Gladys Berejiklian had ‘inclination to support’ $5.5m Wagga shooting complex, Icac hears

Documents tendered in NSW corruption watchdog hearing suggest former premier personally asked for project pushed by her secret boyfriend Daryl Maguire to be considered for funding

Gladys Berejiklian expressed an “inclination to support” a $5.5m grant for a shooting complex in Wagga Wagga which her then-secret boyfriend Daryl Maguire had been personally lobbying for, the Independent Commission Against Corruption has heard.

The grant was approved by the state’s powerful expenditure review committee despite treasury officials recommending against it.

On Tuesday the commission revealed that an official inside the NSW treasury department wrote that Berejiklian had asked for a funding proposal for a shooting range and clubhouse put forward by the Australia Clay Target Association to be “brought forward” to the committee in December 2016.

In an email on 6 December 2016 the official, Yogi Savania, wrote that Berejiklian, then the treasurer, had “expressed an inclination to support the proposal”. The commission has heard evidence that public servants in the office of sport viewed the project as “low priority”, with a “deficient” business case.

The $5.5m grant is one of two at the centre of the Icac’s investigation into whether Berejiklian breached the public’s trust by “exercising public functions” in circumstances where she had a conflict of interest because of her secret relationship with Maguire.

The premier resigned this month after Icac announced it was investigating her conduct. She has consistently denied any wrongdoing and has said that history will demonstrate that she acted in the best interests of the people of NSW. She has yet to give evidence in the current hearings.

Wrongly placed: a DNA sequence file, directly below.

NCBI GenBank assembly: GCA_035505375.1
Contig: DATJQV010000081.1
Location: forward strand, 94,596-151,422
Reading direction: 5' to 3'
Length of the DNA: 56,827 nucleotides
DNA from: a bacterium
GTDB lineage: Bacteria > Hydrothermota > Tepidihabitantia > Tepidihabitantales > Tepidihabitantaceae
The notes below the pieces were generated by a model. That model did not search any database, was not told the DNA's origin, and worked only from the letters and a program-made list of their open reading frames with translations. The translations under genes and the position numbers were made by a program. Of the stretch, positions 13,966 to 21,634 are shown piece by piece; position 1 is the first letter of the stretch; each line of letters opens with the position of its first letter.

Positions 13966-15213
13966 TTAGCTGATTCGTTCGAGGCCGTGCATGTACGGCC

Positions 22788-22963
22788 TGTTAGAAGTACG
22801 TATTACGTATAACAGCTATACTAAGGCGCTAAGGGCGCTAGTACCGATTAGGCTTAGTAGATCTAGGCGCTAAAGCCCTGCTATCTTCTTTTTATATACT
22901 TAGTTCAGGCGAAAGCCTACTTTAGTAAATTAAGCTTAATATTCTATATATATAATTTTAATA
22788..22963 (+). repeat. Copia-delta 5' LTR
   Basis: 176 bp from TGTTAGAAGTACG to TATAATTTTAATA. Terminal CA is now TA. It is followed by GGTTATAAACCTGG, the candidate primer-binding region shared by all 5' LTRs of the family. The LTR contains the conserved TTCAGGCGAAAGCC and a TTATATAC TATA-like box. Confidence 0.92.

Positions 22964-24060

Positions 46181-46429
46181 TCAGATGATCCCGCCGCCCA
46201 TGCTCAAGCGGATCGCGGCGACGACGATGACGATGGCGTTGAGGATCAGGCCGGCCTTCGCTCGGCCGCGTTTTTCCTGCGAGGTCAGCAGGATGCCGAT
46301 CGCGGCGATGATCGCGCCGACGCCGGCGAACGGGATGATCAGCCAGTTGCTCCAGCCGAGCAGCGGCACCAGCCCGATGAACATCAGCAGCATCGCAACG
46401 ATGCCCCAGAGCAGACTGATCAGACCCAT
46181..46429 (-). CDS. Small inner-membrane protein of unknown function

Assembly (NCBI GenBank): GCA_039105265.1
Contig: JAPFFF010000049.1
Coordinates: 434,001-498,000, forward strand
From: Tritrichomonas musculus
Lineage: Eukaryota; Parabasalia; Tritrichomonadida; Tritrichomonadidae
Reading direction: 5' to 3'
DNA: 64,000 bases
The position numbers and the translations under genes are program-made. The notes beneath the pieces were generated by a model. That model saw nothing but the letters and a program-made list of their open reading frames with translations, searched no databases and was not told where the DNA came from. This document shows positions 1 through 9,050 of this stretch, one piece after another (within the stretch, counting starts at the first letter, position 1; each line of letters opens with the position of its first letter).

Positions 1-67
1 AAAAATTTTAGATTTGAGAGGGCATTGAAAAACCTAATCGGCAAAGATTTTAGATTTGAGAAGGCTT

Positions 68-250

On Tuesday the corruption watchdog heard evidence from a senior public servant within the office of sport that officials within the department were left in the dark about why the grant went from a “low priority” to requiring “urgent” submissions to cabinet within weeks.

The inquiry heard evidence from the former bureaucrat Paul Doorn that despite Maguire “pushing” for the project from as early as 2012, officials within the agency did not believe the project deserved priority funding.

“We didn’t think it stacked up,” Doorn told the commission.

In part, Doorn said, that was because Sydney already had an Olympic-quality facility for shooting, and funding the project in Wagga Wagga would have the effect of “cannibalising” it.

The agency applied to the treasurer to fund a business case for the project in 2012, the commission heard, but it was listed as the lowest priority of 15 proposals put forward for funding, and was rejected.

In 2016 Maguire again approached the minister for sport – Stuart Ayres, now the deputy NSW Liberal leader – but Doorn told the inquiry the agency’s opinion on the project had not changed.

However, Doorn told the inquiry it was clear the project had some level of political support, and he was asked by Ayres’ office to prepare an “urgent” draft submission to the expenditure review committee, headed by Berejiklian.

Doorn told the hearing he did not know why that occurred other than that the treasurer had approved a submission to the ERC.

“No information was sort of provided in that space, it was clear there was a level of urgency but we weren’t privy to the rationale for that,” he said.

But a tranche of documents tendered by counsel assisting the commission, Scott Robertson, shortly before the inquiry adjourned on Tuesday, suggested Berejiklian had personally asked for the proposal to be brought before the committee, and she may have had a meeting with Maguire in the weeks leading up to the decision.